Monuments of India have been an abiding research interest since I joined the Archaeological Survey of India as a student at their School of Archaeology many years ago. It was there that I learnt skills and techniques to appreciate the many-faceted histories of these architectural marvels. My tour of India, Bharat Darshan, to archaeological sites towards the end of the course further enriched my knowledge. I owe a deep sense of gratitude to stalwarts of architectural history, such as the late Mr Krishna Deva, Mr M. N. Deshpande and Dr K. V. Soundara Rajan who taught me the basics of art and architecture and instilled a sense of admiration, but more significantly, of enquiry.
As a doctoral student at the Jawaharlal Nehru University, working with Professor Romila 'Thapar, I learnt how to read histories of these monuments and to locate them within the social millieu. My focus at that time was on the early Buddhist monastic establishments of the Deccan, but since then the scope of my work has broadened.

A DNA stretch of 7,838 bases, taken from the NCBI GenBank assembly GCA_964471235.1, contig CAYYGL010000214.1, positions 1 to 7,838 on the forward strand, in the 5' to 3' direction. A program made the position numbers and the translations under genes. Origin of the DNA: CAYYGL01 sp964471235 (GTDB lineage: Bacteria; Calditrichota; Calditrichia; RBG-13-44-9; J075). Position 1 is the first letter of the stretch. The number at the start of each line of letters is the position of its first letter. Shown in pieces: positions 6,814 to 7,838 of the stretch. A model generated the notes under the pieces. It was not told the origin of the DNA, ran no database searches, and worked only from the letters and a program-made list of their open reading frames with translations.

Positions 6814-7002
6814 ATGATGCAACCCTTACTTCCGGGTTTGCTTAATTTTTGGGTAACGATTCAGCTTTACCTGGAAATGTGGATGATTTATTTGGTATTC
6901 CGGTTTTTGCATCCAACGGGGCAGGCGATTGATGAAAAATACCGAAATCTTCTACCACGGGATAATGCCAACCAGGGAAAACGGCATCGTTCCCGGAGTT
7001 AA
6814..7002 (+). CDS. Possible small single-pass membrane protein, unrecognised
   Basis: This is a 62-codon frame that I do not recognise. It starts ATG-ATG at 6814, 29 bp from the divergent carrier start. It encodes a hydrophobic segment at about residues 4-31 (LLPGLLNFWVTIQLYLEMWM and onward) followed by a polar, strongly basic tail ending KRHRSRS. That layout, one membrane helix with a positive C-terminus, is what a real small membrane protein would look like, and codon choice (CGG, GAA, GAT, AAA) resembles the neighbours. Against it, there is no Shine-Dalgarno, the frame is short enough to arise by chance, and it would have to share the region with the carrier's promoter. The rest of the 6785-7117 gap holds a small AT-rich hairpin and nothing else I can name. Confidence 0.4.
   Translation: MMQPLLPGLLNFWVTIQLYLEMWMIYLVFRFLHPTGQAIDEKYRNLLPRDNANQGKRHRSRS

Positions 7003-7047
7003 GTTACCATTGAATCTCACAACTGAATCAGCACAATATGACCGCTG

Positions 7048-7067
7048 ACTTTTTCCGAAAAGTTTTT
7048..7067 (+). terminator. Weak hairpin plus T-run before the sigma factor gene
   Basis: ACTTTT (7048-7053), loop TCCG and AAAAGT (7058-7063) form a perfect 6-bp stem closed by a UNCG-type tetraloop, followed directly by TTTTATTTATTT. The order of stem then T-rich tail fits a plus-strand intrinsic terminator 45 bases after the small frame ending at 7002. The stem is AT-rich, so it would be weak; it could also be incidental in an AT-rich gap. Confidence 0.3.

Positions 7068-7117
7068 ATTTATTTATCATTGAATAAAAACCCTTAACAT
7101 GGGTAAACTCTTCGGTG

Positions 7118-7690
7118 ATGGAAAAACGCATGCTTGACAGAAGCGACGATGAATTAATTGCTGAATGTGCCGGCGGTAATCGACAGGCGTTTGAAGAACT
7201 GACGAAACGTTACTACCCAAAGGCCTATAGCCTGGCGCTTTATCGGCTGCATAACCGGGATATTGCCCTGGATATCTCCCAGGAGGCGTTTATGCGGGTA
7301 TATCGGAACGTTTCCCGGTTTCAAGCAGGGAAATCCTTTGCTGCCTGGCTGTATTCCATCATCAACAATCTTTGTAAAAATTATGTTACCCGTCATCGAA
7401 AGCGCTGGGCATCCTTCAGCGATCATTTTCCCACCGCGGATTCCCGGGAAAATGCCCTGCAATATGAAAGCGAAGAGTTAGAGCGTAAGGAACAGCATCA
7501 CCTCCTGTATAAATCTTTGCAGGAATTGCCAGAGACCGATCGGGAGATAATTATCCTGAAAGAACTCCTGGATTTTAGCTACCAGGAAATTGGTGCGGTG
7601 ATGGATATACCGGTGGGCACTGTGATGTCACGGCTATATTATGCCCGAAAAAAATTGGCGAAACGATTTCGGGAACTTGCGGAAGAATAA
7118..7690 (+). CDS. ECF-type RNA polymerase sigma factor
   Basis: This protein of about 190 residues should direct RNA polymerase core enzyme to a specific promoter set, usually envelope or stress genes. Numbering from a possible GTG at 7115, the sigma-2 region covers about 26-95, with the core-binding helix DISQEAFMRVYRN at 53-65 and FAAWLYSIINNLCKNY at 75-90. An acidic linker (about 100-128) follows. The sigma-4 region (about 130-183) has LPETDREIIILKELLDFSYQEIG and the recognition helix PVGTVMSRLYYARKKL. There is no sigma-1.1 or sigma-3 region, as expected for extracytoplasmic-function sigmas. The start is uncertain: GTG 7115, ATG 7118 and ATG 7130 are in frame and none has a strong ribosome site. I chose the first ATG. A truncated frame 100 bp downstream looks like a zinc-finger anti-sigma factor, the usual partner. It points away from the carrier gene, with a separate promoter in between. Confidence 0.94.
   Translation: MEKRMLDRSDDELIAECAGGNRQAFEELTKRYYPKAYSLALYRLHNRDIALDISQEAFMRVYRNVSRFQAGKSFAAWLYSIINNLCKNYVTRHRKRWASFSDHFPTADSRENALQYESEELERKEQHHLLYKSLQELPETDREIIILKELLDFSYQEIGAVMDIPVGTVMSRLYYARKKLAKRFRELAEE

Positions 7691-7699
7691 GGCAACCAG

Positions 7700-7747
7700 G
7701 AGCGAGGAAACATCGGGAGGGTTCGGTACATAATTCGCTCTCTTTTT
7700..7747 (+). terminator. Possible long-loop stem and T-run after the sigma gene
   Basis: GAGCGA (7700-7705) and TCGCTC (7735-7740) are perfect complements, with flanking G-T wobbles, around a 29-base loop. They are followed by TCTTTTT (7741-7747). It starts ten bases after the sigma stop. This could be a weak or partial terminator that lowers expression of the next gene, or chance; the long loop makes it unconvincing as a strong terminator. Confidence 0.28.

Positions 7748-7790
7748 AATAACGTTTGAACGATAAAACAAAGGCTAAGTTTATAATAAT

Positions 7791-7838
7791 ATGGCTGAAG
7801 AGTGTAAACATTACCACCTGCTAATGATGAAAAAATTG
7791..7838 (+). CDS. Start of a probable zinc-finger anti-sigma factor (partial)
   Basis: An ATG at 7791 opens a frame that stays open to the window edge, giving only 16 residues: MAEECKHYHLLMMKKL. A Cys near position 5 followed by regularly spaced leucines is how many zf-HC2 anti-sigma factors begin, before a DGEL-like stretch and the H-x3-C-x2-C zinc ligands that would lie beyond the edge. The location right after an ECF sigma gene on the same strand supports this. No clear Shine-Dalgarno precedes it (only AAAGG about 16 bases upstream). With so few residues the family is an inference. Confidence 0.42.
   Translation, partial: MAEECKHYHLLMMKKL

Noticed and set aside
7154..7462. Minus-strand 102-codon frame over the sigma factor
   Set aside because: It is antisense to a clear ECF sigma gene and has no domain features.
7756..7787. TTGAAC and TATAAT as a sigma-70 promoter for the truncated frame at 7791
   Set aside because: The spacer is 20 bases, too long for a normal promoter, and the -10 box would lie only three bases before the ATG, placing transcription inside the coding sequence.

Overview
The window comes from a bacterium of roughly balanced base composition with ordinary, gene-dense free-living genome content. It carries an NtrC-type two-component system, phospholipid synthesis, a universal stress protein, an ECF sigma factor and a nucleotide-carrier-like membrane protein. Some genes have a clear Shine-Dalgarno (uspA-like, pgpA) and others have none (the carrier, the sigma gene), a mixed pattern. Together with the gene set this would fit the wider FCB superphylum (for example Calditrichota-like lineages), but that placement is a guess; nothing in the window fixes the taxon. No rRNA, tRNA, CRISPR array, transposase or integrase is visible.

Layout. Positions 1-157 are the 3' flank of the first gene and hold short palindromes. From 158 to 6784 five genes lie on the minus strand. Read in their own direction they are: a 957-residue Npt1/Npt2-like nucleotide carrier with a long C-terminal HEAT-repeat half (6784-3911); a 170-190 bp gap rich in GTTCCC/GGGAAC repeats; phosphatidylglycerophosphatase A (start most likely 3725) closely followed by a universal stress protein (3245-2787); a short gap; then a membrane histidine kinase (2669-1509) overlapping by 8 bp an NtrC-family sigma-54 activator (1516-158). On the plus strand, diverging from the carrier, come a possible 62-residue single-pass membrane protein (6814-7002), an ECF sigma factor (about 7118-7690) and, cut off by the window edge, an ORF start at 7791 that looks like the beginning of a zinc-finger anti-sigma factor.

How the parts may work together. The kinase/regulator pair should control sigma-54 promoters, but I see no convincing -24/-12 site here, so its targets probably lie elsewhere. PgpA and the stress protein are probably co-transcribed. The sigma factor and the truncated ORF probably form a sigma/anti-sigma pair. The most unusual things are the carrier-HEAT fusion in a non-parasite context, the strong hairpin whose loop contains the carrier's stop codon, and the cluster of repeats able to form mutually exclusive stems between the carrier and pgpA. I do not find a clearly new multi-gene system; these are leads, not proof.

Dr Kapila Vatsyayan is a constant source of inspiration and her writings as well as my association with her has deepened my knowledge to investigate the philosophic and ritual underpinnings of monuments and to examine narrative depictions on monuments as indicators of the vibrant traditions of the performing arts, which preserve memory and the cultural ethos of the time. Thus at one level, religious edifices show continuity in terms of adherence to underlying principles, while at another, they indicate the interrelationship amongst different art forms in a region. In contrast to the European intellectual tradition, the distinction between Kala, arts, and silpa, crafts, was non-existent in India and the 64 Kala included weaving, making garlands, decorations and so on. The term silpa designates a 'ceremonial act' and Visvakarma is said to have created things from dhaatu, raw materials. Visvakarma is a powerful progenitor of craft groups and this mythical origin continues to be repeated in the literature and inscriptions of South Asia.